Latest Terrestrial Planet Finder Stories
NASA's Spitzer Space Telescope has for the first time captured the light from two known planets orbiting stars other than our Sun. The findings mark the beginning of a new age of planetary science, in which "extrasolar" planets can be directly measured and compared.
Some extrasolar planets may be made substantially from carbon compounds, including diamond, according to a report presented this week at the conference on extrasolar planets in Aspen, Colorado. Earth, Mars and Venus are "silicate planets" consisting mostly of silicon-oxygen compounds. Astrophysicists are proposing that some stars in our galaxy may host "carbon planets" instead.
A team of astronomers from the U.S. Naval Observatory (USNO), Naval Research Laboratory (NRL) and the European Southern Observatory (ESO) have successfully used the ultra high-resolution capability of the Navy Prototype Optical Interferometer (NPOI) to track the orbit of a binary star invisible to other ground- and space-based optical telescopes.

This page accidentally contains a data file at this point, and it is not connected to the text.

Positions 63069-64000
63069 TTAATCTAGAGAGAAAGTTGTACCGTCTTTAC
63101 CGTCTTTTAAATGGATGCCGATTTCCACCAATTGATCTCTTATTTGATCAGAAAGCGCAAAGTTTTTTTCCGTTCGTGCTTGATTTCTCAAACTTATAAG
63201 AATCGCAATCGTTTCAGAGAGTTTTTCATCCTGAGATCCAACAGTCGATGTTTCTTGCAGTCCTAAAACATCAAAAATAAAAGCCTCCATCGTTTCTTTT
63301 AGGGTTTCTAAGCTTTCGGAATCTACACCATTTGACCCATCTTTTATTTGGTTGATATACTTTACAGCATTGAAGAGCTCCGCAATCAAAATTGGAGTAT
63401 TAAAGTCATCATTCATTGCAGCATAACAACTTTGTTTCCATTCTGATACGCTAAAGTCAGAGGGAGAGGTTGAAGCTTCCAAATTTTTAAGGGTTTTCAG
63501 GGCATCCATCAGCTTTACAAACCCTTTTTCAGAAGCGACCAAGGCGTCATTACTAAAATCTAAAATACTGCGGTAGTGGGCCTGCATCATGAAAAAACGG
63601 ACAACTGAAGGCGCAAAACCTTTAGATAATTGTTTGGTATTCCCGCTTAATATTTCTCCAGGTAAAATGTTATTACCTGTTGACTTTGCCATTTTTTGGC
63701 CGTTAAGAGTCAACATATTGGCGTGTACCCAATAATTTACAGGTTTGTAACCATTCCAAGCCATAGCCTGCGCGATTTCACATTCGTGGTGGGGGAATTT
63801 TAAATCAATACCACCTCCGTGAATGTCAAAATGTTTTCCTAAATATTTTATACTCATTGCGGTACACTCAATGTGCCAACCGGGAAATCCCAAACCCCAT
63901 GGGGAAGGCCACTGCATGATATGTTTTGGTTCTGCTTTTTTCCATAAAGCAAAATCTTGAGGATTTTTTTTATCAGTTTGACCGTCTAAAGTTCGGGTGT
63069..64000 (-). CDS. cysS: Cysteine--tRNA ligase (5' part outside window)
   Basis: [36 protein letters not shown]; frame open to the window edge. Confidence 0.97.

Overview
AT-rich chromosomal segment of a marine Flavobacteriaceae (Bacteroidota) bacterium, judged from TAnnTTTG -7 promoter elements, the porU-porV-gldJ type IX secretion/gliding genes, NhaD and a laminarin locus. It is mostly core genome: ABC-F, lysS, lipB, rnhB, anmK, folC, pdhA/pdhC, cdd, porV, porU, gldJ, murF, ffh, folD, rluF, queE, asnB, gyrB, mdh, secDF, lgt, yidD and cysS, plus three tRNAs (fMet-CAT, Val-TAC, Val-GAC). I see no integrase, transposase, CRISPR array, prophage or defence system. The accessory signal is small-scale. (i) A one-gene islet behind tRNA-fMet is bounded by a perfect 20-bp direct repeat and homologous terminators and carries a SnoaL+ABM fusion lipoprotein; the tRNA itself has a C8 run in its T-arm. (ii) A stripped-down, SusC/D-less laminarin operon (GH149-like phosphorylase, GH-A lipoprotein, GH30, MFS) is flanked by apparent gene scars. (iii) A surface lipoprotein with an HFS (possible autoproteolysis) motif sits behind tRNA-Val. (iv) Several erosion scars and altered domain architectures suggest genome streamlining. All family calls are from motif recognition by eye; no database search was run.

Standing about waist high and weighing a chunky 318 kilograms (700 pounds), the rotund robot looks more like something from "Star Wars" than "Shall We Dance?" Yet, as it floats on a paper-thin cushion of air, it is testing the initial moves in a complex choreography that researchers eventually plan to execute in space as part of the search for Earthlike planets.
Jet Propulsion Laboratory -- Recipe: Take a rocky mass [about 12.8 thousand kilometers (nearly 8 thousand miles) wide], add carbon dioxide, water vapor and methane. Place in stable, circular orbit, the same distance from a sunlike star as the distance between Earth and the Sun.
Terrestrial Planet Finder -- The Terrestrial Planet Finder is a proposed NASA telescope system capable of detecting extrasolar terrestrial planets. In May 2002, NASA chose two TPF mission architecture concepts for further study and technology development. Each would use a different means to achieve the same goal - to block the light from a parent star in order to see its much smaller, dimmer planets. That technology challenge has been likened to finding a firefly near the beam of...
Terrestrial Planet -- A terrestrial planet is a planet that is mostly composed of silicate rocks and may or may not have a relatively thin atmosphere. The term is derived from the Greek word for Earth, so an alternate definition would be those planets that are more Earth-like than not. Terrestrial planets are very different from gas giants, which may or may not have solid surfaces and are composed mostly of hydrogen and helium in various physical states. Only one terrestrial planet,...